DSM Dyneema moves to ban ‘Chyneema’ brand
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DSM Dyneema, owner of the Dyneema brand, has succeeded in an action against a third party application for a Chyneema trademark.
Official trademark authorities in South Korea, Canada, USA and the EU have all upheld DSM Dyneema’s argument that the name is too similar to its own and have rejected the application.
The Netherlands company vigorously defended its IP position on the basis that the Chyneema name could create confusion among end users buying products that did not have the quality and performance they had been led to expect.
Such confusion could have a negative impact on the reputation of the Dyneema brand, it contested.
“We have an extremely strong commitment to our customers and licensees, as well as to the end users in the various market segments we serve,” said Nathali Donatz, Director Branding and Communications at DSM Dyneema.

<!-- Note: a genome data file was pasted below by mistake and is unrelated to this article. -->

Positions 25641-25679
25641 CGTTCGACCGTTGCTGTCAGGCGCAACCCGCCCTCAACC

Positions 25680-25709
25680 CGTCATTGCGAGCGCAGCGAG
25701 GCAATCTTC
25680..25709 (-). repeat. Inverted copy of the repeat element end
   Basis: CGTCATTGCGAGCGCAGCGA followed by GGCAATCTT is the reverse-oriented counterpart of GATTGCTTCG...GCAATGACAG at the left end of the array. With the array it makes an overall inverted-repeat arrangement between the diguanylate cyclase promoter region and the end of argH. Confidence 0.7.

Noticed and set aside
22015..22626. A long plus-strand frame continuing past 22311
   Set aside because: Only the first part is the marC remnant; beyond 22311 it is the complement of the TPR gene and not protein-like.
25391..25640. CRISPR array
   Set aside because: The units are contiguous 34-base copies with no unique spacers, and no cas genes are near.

“As a consequence, we are determined to act to prevent producers from entering the market with products that create the erroneous impression that they are related to the Dyneema brand.”
And Ms Donatz fired a warning shot across the bows of would-be transgressors when adding: “We have worked hard and made significant investments to achieve our strong position and reputation. Potential infringers should note that DSM Dyneema takes protection of its brand seriously. Misuse or attempts to confuse will be addressed.”
DSM Dyneema introduced a licensing agreement in 2011 to more strictly control the use of its products by fishing line manufacturers. The Dyneema Brand Licensing Programme established that the Dyneema trademark can only be used under licence by authorised companies.
No manufacturer can claim to use DSM Dyneema ultra high molecular weight polyethylene (UHMWPE) material or the Dyneema trademark without an official and explicit licensing agreement.